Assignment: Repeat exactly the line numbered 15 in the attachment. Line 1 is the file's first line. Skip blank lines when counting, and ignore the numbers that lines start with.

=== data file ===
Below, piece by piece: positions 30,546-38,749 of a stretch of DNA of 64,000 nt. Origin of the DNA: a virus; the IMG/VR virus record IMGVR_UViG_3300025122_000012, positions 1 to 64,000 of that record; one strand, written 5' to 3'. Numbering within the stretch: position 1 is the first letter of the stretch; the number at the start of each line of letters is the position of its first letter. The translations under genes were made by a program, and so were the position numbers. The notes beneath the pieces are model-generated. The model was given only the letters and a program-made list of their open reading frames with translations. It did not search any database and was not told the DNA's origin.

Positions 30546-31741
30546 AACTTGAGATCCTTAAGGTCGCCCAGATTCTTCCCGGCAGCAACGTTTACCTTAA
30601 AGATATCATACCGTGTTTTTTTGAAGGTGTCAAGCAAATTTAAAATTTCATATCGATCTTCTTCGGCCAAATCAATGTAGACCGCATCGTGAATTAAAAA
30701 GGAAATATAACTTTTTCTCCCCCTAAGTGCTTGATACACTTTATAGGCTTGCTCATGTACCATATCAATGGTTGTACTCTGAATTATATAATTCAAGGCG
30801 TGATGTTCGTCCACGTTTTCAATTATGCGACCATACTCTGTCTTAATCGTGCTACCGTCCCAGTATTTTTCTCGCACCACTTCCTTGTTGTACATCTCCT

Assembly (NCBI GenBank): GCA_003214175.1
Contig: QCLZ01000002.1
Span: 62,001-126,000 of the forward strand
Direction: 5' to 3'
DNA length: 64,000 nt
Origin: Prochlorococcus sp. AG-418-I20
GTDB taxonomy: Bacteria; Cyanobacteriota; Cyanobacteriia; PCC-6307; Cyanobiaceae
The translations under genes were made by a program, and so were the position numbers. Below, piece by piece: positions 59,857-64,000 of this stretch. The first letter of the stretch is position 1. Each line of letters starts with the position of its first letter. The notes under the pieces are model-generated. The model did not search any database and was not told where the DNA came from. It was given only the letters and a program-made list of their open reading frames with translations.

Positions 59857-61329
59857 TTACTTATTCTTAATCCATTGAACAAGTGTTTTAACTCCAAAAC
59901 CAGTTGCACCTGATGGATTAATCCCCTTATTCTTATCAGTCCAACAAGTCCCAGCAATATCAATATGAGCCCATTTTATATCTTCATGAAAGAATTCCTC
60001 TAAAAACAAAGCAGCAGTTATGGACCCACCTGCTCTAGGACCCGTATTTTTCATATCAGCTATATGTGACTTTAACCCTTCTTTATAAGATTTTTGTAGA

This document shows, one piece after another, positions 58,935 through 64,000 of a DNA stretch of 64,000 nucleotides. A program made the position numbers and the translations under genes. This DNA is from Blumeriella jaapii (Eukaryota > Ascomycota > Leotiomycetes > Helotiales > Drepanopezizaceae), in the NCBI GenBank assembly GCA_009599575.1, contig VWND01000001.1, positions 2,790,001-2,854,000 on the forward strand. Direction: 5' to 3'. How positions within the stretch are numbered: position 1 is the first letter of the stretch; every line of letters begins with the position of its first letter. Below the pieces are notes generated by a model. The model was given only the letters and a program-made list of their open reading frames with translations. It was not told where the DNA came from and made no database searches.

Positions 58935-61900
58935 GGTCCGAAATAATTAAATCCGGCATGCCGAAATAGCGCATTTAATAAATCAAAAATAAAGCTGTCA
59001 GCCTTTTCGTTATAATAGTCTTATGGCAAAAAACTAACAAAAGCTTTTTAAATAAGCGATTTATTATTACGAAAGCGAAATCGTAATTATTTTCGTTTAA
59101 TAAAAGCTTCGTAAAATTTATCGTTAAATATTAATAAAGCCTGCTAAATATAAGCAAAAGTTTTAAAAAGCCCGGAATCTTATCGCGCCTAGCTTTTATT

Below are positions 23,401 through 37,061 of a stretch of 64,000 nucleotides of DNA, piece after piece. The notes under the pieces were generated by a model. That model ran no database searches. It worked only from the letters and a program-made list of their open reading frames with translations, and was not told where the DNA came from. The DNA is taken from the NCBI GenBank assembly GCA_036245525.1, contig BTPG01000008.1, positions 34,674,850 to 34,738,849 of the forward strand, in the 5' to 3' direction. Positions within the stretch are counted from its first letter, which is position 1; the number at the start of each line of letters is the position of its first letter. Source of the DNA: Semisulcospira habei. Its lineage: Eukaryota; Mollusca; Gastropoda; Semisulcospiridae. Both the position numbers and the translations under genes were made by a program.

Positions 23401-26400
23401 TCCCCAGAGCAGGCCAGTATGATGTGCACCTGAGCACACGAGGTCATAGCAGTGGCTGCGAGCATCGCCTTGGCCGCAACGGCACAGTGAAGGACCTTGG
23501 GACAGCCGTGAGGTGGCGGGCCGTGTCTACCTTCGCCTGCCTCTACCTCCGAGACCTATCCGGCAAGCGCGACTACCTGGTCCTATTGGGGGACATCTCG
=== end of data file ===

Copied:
Positions 59857-61329